For those who want to experience ‘Inception’ spoiler-free, you’re probably best advised to move on now. I’m going to try and tread lightly in my review, but I can’t promise that I’ll be completely pure. So come back after you’ve seen the movie. The review will still be here. I hope. You never know with those intrepid dream warriors. Click on!
Christopher Nolan’s breathtaking ‘Inception’ takes place in a world where private agents can slip into your dream and extract precious information. It’s a trippy conceit for sure, but one that writer-director Nolan makes absolutely real. At the beginning of the film, we see our two main characters – Cobb the extractor (Leonardo DiCaprio), and Arthur the point man (Joseph Gordon-Levitt) – as they attempt to scam a Japanese tycoon named Saito (Ken Wanatabe). Things go wrong. (Things I won’t be detailing here.) Once they’re out of the dream, they’re chased by various thugs, including Saito, who offers them an opportunity for redemption: the risky and potentially dangerous job of planting an idea in someone’s head. It’s called inception. And it’s very hard to do.
Saito is holding something very precious over Cobb’s head, so the film evolves into a “one last job” type “guys on a mission” heist movie, and sticks fairly close to genre conventions. I think this is actually a good thing, because the genre connection tethers the audience to the material. No matter how far-out things get in the dreams (and dreams-within-dreams), the audience can at least hang its hat on the ‘Ocean’s Eleven‘-y aspects of the movie’s plot. And that’s fine by me. Anyway, Saito instructs Cobb and Aruthur to assemble their team. Eames (Tom Hardy, irresistible) is the forger, a man that can impersonate people in the dream world. Ariadne (Ellen Page) is the architect, who designs the “levels” of the dream worlds. Yusuf (Dileep Rao) is the chemist, who concocts potions to keep the mark – the young heir to an energy company, Robert Fischer Jr. (Cillian Murphy) – deeply asleep. Saito also tags along in the dream world, this time as a tourist.
Once the actual mission begins, which takes up about the last 45 minutes of the movie, your jaw will be on the floor. The staggering complexity of the thing, which involves dreams-within-dreams-within-dreams, is just mind-blowing. Nolan constructs each dreamscape to be as identifiable and realistic as possible, and to have an unflappable internal logic. (Just because you don’t “get it” doesn’t mean it’s not there.) Those that claim that the movie is too “somber” or that there aren’t any laughs certainly weren’t in the packed critics-and-VIPs screening I attended. (Kathryn Bigelow was in attendance.) Every hiccup in our dream thieves’ plan got a gasp, every funny moment got a roar of laughter, and every appearance of Marion Cotillard – as a femme fatale who haunts the dream world – got an uneasy shifting in the seats.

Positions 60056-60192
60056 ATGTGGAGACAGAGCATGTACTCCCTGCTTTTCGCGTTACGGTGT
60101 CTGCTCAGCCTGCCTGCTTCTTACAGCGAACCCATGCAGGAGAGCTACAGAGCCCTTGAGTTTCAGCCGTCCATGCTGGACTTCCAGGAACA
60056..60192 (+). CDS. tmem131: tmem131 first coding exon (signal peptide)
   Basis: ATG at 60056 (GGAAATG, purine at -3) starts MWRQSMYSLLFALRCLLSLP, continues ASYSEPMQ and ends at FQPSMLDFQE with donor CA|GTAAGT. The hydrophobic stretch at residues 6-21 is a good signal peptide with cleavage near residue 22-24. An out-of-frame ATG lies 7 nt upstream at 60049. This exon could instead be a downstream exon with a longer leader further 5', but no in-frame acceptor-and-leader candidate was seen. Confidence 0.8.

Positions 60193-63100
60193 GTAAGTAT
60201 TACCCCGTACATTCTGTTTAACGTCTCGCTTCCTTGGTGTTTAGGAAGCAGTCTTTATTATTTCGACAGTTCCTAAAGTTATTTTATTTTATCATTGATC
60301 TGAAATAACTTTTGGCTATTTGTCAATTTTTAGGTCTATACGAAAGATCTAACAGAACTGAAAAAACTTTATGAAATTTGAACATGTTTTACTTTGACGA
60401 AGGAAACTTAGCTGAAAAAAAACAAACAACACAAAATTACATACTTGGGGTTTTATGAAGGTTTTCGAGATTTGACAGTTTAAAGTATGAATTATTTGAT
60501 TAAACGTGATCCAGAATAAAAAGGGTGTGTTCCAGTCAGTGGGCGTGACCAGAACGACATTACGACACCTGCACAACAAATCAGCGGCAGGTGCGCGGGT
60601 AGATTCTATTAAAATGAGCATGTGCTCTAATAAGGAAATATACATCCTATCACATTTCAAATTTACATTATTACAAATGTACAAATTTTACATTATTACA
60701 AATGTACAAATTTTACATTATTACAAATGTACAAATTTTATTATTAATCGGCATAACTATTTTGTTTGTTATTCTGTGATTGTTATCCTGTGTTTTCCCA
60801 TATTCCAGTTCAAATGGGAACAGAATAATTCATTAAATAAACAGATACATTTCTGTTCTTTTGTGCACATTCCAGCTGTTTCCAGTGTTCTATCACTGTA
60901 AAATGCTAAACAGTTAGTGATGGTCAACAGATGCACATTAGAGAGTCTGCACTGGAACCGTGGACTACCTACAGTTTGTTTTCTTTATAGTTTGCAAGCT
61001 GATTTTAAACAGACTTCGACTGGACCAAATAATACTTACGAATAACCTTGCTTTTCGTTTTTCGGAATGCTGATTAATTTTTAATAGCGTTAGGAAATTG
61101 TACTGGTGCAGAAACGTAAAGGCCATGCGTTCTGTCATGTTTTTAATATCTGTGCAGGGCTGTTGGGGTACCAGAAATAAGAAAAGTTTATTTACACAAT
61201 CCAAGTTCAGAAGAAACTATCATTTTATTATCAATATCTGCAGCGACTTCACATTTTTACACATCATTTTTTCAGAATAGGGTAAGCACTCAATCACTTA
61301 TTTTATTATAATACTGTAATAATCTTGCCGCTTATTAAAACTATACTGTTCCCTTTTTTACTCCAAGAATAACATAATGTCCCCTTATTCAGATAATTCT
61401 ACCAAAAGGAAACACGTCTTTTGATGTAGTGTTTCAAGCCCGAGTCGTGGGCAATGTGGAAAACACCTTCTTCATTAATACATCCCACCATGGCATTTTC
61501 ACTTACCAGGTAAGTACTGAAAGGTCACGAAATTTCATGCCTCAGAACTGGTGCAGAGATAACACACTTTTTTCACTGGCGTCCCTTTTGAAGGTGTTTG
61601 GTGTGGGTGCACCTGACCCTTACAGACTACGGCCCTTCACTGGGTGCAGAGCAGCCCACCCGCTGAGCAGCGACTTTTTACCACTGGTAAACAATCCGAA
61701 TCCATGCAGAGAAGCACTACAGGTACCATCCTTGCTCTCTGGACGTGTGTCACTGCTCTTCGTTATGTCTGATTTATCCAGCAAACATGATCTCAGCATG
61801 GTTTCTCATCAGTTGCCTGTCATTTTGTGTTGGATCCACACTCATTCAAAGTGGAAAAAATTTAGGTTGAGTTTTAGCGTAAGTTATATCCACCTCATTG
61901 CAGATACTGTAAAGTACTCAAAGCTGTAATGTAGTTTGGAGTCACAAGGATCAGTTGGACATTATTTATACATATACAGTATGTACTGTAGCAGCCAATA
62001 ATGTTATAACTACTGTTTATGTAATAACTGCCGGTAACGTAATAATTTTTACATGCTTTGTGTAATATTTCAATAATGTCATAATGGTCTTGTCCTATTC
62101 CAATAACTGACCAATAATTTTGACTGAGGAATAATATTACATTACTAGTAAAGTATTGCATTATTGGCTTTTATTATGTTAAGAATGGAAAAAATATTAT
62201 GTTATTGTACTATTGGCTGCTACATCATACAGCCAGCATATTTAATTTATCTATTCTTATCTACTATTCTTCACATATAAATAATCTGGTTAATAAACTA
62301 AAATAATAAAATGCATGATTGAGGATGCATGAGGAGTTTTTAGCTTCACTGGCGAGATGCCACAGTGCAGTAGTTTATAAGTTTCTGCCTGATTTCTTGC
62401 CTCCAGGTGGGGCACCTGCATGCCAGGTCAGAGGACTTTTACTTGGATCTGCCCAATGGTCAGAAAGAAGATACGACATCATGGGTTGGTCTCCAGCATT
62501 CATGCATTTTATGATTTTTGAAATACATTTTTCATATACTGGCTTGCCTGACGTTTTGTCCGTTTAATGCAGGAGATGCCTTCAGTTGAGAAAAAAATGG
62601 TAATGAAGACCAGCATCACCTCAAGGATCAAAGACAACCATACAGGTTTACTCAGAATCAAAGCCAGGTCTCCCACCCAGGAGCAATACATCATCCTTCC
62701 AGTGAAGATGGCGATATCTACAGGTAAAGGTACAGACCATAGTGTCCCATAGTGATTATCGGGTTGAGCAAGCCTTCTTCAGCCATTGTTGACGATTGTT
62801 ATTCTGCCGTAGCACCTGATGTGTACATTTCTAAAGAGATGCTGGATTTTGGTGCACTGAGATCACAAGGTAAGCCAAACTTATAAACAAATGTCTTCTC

Christopher Nolan has made bigger and bigger movies while remaining concerned with only a handful of thematic ideas: the price of guilt, say, or the power of magic. What’s so amazing is that the scale of the movies, while ever growing, never loses sight of these core ideas. It’s rare enough for a big budget spectacle to have a brain at all, but to have one that is so focused on these concepts… well, that alone is enough to blow your mind. The other chief complaint about the movie seems to be its perceived “chilliness,” which certainly wasn’t helped by early Kubrick comparisons. This I also have trouble swallowing. There are two emotional through-lines in the story, one involving Cobb and the other involving Fischer. Neither of these I’m entirely comfortable discussing, but both really do have an emotional punch. Even in the extended climax of the movie, with action delivered over several separate realities, you are clearly rooted and invested in what’s going on. It’s not going to make you bawl, but it will get you involved for sure.
The cast is great, too. I’d say that Joseph Gordon-Levitt and particularly Tom Hardy (who gets the biggest dialogue-driven laugh) are the standouts, but everyone does a really great job. Even Ellen Page, who hasn’t been given the best material post-‘Juno‘ (save for the wonderful and wholly overlooked ‘Whip It‘) and who is here saddled with the wide-eyed Luke Skywalker/Neo role of the audience surrogate, is really excellent. She’s cute and smart and the last person you want to see corrupted by the morally ambiguous nature of the mind crimes these guys pull all the time.
The spectacular nature of the dream sequences, and conversely their subtlety, is what makes the movie so rewarding on a visual level. For much of the film, I just sat and watched with a stupid grin on my face, because everything was just so cool. I guarantee that you’ve never seen a movie quite like this. (Or heard one like it either, with Hans Zimmer’s thunderous electronics-and-orchestra stuff.) Just to see a movie that isn’t based on a video game, or segment of ‘Fantasia,’ or breakfast cereal mascot is something of a relief. But to see a work as profoundly brilliant, challenging and unique as ‘Inception,’ well, that’s a dream come true.